Friday, February 15, 2013

More than 1100 Injured After Meteor Explodes Over Russian City of Chelyabinsk



If you're convinced the end times are upon us soon, what happened in Russia on Friday morning is unlikely to change your mind.

The Siberian industrial city of Chelyabinsk was rocked by the shockwave from a firey meteor that exploded more than 20 miles above the surface on Friday. The explosion was strong enough to shatter windows and set off car alarms throughout the Chelyabinsk, Tumen, Sverdlovsk and Kurgan regions of Russia.

Dashboard cameras are pretty big in Russia [the practice stems from Russian motorists wishing to protect themselves against insurance scams, road rage and corrput cops shaking them down- NANESB!] and a number of them caught dramatic footbage of the fiery meteor as it fell to earth. Amateur and CCTV video from throughout the Urals also recorded the loud explosion as glass shattered and car alarms were set off.



There were no reports of fatalities, but around 1100 people were treated for cuts from flying glass as many residents in and around Chelyabinsk went to their windows to get a closer look at the bright light streaking across the sky. Along with damage to windows throughout the region, a Zinc plant on the outskirts of Chelyabinsk sustained heavy damage, with the roof and one of the walls on their warehouses collapsing. Since the temperature in Siberia is still well below zero, residents are scrambling to find anything they can use to cover up the damaged windows.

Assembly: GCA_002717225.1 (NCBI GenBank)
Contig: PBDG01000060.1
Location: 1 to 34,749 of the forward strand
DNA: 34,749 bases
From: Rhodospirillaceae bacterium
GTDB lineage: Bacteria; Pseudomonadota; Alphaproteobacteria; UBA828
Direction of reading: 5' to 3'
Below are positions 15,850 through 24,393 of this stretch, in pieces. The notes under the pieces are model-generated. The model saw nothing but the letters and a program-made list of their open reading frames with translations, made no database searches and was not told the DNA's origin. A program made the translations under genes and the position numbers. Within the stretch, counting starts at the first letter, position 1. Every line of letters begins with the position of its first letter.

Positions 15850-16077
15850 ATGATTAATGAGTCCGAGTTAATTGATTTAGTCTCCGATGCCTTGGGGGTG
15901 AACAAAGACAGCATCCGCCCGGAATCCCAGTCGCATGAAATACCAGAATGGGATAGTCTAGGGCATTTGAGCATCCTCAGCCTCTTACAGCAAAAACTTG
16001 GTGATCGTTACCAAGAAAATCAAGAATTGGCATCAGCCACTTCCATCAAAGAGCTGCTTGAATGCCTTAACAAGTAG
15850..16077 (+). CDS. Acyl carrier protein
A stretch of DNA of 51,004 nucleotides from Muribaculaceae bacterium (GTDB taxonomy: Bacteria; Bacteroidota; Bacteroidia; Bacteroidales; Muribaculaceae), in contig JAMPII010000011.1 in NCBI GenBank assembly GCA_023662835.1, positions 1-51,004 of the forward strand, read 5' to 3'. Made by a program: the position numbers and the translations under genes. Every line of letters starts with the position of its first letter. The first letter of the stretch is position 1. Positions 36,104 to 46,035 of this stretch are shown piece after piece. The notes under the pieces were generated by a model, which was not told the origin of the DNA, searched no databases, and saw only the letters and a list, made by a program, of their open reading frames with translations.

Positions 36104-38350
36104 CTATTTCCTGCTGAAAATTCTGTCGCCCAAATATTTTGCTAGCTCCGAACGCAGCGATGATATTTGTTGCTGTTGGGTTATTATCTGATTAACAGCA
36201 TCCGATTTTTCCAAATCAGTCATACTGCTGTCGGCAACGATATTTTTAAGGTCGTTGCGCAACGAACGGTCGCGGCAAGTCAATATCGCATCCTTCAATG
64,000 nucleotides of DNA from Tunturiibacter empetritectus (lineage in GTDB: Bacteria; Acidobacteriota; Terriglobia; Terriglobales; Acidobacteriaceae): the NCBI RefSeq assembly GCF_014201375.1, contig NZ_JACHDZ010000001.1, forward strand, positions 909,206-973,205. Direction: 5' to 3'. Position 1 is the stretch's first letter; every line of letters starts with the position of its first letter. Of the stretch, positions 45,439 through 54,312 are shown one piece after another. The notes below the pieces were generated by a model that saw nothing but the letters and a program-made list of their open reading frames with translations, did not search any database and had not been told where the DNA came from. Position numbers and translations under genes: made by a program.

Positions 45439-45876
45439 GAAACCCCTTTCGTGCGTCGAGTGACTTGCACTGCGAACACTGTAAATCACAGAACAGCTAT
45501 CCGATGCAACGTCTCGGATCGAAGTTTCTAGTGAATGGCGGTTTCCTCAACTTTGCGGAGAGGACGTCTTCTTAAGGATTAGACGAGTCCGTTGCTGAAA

The explosion came within hours of an asteroid known as 2012 DA14 having a record near-miss with earth- the 130 ton asteroid came closer to the earth's atmosphere than most geosynchronous sattelites, according to scientists. However, the Russian meteorite and 2012 DA14 are apparently unrelated- the exploding meteorite over Siberia reportedly caught astronomers off guard.

Siberia apparently has this tendency to get smacked around by meteorites and other space debris. This would be the third significant meteorite event in Siberia since 1908. In June of that year, a comet or meteorite exploded an estimated 3-6 miled above the remote Siberian wilderness, flattening trees in an 800 square mile area. In 1947, a meteorite weighing about 70 tons impacted in the Skihote-Alin mountain range west of the Russian pacific seaport of Vladivostok.

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